• Because HTTP requires reliable delivery of data, TCP on PC1 is chosen to support the connection, as it is coded to relate destination port 80 with HTTP. TCP encapsulates the HTTP request with a header containing sequencing, acknowledgment and windowing information, and performs a three-way handshake with the WWW server. The segment is encapsulated in an IP packet for forwarding across the network. In the diagram below note the destination and source addresses that are used.
  • The WWW server establishes a TCP connection to the client and communicates with the local HTTP process to send the webpage the client has requested. It uses a source port of 80 (because it is a server), and a destination port of 1025, which it now knows PC1 is using to support HTTP. Once again, it is the well-known port of 80 that links HTTP to TCP, and the reliable transport service that it provides.
  • You can see the same exchange in the diagram below, which shows the TCP/IP protocol stack for client PC1 and the WWW server devices:
  • HTTP on PC1 accesses the transport layer via registered range port 1025. Because port 80 has been chosen as a destination port, TCP is used to segment and encapsulate the HTTP data before passing it to the Internet layer protocol IP. The IP protocol encapsulates the TCP segment, adding source and destination IP addresses to create a packet, which is passed to the network access layer. If we assume the client is using an Ethernet network interface card (NIC), the Ethernet protocol will encapsulate the packet, adding source and destination media access control (MAC) addresses to create a frame.
  • The resulting frame is sent to the WWW server, where the reverse process, or de-encapsulation, takes place. The frame is received by the NIC, which recovers the packet it contains and hands it to the IP. The IP recovers the segment from the packet and passes it to TCP, which uses the destination port to deliver it to HTTP.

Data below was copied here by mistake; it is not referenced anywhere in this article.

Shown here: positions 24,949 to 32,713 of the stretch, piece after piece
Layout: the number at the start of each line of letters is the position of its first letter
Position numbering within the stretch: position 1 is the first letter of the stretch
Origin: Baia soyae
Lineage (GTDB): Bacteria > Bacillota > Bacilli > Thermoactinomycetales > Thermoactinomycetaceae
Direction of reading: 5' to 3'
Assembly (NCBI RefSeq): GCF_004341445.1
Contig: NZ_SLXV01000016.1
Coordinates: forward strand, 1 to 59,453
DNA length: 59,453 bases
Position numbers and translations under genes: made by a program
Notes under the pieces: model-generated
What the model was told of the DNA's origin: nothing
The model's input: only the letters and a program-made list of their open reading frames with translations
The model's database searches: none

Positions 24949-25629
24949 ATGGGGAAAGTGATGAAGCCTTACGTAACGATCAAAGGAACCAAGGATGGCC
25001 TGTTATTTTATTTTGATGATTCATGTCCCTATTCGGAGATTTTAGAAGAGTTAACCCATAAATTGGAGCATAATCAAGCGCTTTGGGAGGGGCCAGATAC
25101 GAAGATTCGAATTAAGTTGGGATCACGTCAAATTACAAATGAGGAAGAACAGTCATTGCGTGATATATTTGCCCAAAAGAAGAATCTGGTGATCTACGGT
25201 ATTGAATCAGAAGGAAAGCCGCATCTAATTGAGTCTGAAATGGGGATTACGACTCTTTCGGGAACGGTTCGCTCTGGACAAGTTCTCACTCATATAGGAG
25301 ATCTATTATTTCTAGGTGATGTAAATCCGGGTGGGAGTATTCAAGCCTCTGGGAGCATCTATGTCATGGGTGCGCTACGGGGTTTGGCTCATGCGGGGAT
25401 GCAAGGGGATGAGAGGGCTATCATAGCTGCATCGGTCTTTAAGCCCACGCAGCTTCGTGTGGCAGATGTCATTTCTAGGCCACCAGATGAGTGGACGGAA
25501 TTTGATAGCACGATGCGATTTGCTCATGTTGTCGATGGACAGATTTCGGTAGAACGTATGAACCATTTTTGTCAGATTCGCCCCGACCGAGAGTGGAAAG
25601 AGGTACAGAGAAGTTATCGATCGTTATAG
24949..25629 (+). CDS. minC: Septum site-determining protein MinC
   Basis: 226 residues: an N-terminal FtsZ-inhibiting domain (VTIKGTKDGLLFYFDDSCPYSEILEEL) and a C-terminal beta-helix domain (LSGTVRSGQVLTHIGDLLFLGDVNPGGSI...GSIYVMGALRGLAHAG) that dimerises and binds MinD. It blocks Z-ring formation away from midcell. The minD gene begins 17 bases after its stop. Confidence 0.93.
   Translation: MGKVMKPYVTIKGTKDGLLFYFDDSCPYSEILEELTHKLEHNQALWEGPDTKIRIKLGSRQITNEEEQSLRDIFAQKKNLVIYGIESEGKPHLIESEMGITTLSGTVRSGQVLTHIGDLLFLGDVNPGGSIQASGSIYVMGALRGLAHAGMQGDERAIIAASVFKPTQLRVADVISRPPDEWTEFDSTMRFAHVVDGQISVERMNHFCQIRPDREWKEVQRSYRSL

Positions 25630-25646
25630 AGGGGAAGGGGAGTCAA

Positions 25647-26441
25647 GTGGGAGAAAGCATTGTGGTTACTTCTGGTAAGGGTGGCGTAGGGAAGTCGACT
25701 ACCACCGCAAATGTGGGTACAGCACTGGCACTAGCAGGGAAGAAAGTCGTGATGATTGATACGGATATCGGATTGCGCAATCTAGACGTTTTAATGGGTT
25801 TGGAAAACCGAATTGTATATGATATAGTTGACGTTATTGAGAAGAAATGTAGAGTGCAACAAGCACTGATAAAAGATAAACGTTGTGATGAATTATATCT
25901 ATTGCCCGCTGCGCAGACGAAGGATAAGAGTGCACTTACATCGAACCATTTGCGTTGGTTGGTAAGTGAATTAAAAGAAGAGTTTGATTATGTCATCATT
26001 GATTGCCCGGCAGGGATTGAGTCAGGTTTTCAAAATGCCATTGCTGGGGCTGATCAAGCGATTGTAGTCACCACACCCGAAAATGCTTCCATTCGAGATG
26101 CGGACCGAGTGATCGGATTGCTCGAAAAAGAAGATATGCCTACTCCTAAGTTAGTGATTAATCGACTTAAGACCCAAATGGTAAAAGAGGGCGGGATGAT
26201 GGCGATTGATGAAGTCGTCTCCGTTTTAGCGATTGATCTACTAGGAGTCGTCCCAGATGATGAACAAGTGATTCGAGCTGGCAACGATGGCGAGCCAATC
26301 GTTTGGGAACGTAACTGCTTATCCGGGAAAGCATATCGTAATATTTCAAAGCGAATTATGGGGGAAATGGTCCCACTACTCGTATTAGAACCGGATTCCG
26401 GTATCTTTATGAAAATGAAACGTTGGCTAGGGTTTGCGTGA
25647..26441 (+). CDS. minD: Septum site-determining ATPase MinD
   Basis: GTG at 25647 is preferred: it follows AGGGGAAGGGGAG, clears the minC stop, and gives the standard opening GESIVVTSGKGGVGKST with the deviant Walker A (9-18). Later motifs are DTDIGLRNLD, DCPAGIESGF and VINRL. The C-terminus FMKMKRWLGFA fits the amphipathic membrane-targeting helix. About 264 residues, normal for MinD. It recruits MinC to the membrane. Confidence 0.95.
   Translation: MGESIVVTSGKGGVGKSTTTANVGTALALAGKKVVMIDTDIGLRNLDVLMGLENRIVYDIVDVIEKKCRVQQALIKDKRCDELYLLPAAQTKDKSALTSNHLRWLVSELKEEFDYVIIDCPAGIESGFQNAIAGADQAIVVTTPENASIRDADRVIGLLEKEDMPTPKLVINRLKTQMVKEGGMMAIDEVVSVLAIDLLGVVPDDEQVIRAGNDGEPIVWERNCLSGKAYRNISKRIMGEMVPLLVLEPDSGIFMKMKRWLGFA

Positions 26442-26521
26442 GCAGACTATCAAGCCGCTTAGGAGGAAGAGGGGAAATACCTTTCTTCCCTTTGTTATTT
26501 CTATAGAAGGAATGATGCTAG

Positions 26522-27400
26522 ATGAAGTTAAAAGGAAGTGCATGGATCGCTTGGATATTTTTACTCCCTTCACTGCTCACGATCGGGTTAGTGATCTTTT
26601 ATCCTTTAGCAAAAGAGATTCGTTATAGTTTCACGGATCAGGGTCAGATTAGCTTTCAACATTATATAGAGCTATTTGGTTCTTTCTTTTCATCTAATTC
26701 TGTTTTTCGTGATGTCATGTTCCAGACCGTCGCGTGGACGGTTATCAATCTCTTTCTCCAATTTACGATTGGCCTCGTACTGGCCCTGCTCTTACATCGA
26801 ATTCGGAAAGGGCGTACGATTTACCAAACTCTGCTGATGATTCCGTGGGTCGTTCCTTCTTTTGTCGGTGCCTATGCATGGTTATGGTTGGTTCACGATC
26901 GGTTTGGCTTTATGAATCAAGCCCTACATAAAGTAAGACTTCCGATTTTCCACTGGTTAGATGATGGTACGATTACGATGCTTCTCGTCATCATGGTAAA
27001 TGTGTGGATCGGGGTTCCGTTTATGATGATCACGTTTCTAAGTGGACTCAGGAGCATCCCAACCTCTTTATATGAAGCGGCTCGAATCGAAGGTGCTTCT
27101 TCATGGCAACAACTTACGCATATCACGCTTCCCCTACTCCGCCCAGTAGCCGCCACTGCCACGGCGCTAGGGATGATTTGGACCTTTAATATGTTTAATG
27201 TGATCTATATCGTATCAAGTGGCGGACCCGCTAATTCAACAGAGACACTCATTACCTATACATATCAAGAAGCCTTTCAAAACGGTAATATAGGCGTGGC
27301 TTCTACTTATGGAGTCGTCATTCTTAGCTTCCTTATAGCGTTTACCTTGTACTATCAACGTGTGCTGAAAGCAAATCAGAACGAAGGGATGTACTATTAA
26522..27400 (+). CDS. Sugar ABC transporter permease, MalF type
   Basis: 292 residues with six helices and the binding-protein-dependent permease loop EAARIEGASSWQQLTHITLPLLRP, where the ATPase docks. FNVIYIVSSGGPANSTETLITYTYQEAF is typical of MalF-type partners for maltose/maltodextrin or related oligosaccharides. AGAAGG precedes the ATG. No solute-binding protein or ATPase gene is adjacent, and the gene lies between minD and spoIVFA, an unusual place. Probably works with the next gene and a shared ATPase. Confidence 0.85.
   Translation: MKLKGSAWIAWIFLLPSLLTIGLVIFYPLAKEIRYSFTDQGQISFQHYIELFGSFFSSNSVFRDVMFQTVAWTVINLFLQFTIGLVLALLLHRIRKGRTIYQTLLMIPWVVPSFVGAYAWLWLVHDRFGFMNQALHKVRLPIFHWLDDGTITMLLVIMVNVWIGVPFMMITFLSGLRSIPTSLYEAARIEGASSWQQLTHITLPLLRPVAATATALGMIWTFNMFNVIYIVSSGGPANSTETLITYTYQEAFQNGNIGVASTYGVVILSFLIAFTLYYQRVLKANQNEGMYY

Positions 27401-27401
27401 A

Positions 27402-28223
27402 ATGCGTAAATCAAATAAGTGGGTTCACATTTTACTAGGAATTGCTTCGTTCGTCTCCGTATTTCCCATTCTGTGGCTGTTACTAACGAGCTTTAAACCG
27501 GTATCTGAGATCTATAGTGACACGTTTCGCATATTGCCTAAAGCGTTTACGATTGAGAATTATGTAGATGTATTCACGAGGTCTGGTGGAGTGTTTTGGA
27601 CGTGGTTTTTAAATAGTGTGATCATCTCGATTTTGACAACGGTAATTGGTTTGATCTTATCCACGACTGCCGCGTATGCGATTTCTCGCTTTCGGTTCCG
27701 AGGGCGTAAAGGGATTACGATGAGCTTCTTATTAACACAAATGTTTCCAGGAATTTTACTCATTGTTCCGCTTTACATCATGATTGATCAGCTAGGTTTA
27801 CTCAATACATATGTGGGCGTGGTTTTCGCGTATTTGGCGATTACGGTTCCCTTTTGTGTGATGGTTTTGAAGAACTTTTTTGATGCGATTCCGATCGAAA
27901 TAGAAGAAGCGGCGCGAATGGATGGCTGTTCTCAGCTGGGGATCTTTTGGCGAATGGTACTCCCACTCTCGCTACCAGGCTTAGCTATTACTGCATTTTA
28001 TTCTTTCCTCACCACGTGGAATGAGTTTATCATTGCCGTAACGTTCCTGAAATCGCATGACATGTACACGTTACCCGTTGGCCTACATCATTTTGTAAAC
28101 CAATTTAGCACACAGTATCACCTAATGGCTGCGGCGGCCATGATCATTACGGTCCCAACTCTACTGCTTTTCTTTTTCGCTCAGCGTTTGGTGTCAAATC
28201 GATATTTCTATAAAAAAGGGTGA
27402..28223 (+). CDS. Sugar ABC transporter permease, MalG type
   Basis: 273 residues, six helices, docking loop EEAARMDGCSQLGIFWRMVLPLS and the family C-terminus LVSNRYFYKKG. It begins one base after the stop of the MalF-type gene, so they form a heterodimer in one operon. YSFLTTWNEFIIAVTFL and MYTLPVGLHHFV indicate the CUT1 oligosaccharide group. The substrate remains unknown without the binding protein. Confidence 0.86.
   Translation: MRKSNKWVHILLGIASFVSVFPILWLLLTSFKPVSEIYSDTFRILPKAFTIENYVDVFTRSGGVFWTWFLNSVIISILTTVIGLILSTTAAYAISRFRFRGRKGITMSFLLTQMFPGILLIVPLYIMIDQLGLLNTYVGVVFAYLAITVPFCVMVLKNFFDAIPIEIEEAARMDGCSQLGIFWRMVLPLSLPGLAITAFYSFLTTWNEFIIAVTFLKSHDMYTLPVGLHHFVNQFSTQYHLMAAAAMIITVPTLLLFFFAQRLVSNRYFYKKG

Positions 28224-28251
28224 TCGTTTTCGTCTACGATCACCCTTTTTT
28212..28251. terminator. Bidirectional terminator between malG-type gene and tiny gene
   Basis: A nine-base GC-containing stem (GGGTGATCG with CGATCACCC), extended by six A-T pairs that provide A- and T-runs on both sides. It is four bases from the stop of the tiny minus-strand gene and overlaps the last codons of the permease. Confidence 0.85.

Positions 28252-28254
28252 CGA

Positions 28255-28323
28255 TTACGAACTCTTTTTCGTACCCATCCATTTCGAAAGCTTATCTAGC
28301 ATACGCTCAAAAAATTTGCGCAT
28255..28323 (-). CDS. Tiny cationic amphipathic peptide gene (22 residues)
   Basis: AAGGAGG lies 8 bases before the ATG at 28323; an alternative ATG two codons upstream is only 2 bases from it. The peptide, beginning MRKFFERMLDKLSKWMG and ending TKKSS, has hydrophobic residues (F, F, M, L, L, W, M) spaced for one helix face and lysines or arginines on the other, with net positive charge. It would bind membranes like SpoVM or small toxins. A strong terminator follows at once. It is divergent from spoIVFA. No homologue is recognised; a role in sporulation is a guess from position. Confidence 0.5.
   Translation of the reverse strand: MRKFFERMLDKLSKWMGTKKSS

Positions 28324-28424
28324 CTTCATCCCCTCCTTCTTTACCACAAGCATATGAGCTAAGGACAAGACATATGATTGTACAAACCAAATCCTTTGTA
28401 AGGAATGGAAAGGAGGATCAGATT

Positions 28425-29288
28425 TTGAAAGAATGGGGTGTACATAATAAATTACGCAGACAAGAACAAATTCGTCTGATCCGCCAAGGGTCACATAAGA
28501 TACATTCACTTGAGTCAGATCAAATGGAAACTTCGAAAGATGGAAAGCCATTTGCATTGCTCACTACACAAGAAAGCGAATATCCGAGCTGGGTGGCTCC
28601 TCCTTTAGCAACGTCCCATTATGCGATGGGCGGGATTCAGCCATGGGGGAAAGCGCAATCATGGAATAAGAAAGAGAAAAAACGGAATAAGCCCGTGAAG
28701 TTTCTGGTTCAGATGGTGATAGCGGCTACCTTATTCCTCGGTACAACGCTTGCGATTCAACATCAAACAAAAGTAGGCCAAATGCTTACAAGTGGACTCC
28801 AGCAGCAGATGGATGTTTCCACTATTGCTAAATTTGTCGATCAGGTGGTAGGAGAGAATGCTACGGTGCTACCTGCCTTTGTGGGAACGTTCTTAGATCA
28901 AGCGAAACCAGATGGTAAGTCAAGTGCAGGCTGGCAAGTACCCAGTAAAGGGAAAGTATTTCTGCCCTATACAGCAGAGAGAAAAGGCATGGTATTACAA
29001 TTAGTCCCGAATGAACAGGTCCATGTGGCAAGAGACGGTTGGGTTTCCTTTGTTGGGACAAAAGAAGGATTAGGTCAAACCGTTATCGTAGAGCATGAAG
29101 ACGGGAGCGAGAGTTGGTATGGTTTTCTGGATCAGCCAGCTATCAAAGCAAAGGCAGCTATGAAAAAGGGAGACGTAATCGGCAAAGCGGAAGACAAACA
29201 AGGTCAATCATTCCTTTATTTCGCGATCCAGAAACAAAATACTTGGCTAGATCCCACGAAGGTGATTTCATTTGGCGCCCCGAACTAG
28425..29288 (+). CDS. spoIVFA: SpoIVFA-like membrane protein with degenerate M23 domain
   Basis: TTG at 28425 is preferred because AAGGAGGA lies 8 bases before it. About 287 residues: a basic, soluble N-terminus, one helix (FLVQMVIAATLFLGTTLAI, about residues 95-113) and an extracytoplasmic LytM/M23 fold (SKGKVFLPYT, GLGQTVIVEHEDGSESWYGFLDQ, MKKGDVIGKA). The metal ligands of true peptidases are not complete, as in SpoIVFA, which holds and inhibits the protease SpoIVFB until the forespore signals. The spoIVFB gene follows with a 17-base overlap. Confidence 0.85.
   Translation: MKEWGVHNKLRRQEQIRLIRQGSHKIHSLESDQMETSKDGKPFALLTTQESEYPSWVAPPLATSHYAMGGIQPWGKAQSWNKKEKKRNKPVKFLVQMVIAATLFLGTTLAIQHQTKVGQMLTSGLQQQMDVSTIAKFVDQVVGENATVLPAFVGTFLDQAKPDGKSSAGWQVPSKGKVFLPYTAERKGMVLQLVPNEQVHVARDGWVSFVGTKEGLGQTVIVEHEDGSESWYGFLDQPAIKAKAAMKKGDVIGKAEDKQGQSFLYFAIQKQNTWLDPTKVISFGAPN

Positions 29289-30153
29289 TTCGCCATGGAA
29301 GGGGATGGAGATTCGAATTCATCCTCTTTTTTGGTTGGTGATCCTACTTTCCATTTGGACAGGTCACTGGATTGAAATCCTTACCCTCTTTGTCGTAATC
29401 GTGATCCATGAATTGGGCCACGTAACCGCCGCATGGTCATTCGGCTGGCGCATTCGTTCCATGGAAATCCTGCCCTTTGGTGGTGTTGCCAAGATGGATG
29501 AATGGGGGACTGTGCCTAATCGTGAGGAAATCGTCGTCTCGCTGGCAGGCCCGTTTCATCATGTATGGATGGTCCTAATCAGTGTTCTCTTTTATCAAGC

• In the description above, you can see that PC1 is also sending an email to the WWW server. Note that it selects another registered range port, 1041, as a source for the local SMTP process, and well-known port 25 as its destination.
  • The WWW server is also running an email server process, which by default monitors well-known port 25 for incoming email requests. Because of the way TCP is coded, it will accept this connection based on the well-known port being used.
  • Because PC1 is running web browser and email software, every time you open a new browser tab or send an email it selects different registered range source ports. This allows the local TCP process to track the multiple application layer services it is supporting.
  • As the WWW server is a server, it will always associate application layer protocols with the well-known ports assigned to them by IANA. Thus, the WWW server can support multiple client PCs via a single well-known port.
  • You may be wondering why the WWW server is able to communicate with multiple devices via a single port. This is because all clients have a unique IP source address, which can be combined with the source port they have chosen to form a socket. In our example, PC1 has an IP address of 211.14.16.99, and is using source port 1025. This results in a socket of 211.14.16.99:1025, which will uniquely identify PC1 to the WWW server.

6  Transport layer – UDP

8  Internet layer – IPv4